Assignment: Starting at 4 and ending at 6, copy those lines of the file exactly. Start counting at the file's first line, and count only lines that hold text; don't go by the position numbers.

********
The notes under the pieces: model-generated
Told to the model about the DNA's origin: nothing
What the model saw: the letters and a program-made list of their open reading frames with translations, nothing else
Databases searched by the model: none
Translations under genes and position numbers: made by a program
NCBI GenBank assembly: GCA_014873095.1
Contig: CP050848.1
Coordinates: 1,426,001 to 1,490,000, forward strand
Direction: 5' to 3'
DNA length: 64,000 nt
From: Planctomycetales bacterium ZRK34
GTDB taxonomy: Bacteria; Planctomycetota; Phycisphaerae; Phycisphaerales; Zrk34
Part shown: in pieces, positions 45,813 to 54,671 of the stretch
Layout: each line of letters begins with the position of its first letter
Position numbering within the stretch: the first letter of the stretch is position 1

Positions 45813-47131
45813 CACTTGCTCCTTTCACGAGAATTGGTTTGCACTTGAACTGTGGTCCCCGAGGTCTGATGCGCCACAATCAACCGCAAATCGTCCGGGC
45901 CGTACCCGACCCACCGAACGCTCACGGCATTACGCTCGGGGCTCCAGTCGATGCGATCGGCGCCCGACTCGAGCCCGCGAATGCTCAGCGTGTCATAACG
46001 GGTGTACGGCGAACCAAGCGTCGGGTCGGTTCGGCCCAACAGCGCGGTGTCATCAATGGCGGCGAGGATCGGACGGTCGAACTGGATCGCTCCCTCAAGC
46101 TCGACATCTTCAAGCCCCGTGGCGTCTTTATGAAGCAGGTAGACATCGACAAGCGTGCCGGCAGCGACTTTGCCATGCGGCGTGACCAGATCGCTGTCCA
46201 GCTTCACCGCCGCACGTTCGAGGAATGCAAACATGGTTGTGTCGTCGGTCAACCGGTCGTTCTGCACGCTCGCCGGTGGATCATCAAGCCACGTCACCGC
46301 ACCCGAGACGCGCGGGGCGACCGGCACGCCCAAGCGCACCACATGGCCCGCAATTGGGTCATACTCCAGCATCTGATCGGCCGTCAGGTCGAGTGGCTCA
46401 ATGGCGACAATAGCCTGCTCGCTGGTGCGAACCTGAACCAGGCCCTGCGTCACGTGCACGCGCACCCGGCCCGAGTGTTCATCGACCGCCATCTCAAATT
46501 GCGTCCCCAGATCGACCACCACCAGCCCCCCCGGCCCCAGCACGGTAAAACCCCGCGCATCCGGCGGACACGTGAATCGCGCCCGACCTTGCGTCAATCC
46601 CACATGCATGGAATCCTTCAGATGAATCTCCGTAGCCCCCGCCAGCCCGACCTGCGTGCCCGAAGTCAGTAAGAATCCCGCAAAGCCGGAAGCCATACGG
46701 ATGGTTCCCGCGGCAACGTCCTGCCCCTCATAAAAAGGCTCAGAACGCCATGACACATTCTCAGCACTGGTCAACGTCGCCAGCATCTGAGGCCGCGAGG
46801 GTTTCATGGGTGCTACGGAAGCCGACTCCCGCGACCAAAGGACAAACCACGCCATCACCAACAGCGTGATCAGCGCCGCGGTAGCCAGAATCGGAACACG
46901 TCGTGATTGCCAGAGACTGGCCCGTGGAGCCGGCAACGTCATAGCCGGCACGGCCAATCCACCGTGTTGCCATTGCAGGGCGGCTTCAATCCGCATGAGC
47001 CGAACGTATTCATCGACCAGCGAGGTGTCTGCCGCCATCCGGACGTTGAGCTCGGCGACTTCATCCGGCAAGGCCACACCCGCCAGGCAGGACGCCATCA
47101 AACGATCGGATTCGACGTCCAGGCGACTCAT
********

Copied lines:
Databases searched by the model: none
Translations under genes and position numbers: made by a program
NCBI GenBank assembly: GCA_014873095.1